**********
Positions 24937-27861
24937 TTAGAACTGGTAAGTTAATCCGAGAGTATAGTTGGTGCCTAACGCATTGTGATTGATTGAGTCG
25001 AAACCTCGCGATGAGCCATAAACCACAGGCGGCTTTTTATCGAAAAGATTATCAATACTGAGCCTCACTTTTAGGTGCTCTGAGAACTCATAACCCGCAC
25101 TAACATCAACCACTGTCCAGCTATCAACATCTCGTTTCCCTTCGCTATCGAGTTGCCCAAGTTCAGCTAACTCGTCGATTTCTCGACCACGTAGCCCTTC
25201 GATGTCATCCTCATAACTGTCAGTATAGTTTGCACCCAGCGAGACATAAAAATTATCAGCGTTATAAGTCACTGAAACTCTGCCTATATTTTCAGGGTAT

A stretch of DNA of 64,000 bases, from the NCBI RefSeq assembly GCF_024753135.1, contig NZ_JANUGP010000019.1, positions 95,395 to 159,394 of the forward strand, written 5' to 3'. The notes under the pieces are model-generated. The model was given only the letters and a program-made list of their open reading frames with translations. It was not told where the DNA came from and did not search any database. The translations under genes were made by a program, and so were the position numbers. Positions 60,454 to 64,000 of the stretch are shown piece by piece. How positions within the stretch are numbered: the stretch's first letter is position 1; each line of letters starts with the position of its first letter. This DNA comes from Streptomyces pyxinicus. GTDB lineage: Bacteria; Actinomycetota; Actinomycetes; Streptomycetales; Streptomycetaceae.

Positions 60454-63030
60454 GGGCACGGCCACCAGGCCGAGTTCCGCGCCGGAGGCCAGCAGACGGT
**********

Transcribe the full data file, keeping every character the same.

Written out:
Positions 24937-27861
24937 TTAGAACTGGTAAGTTAATCCGAGAGTATAGTTGGTGCCTAACGCATTGTGATTGATTGAGTCG
25001 AAACCTCGCGATGAGCCATAAACCACAGGCGGCTTTTTATCGAAAAGATTATCAATACTGAGCCTCACTTTTAGGTGCTCTGAGAACTCATAACCCGCAC
25101 TAACATCAACCACTGTCCAGCTATCAACATCTCGTTTCCCTTCGCTATCGAGTTGCCCAAGTTCAGCTAACTCGTCGATTTCTCGACCACGTAGCCCTTC
25201 GATGTCATCCTCATAACTGTCAGTATAGTTTGCACCCAGCGAGACATAAAAATTATCAGCGTTATAAGTCACTGAAACTCTGCCTATATTTTCAGGGTAT

A stretch of DNA of 64,000 bases, from the NCBI RefSeq assembly GCF_024753135.1, contig NZ_JANUGP010000019.1, positions 95,395 to 159,394 of the forward strand, written 5' to 3'. The notes under the pieces are model-generated. The model was given only the letters and a program-made list of their open reading frames with translations. It was not told where the DNA came from and did not search any database. The translations under genes were made by a program, and so were the position numbers. Positions 60,454 to 64,000 of the stretch are shown piece by piece. How positions within the stretch are numbered: the stretch's first letter is position 1; each line of letters starts with the position of its first letter. This DNA comes from Streptomyces pyxinicus. GTDB lineage: Bacteria; Actinomycetota; Actinomycetes; Streptomycetales; Streptomycetaceae.

Positions 60454-63030
60454 GGGCACGGCCACCAGGCCGAGTTCCGCGCCGGAGGCCAGCAGACGGT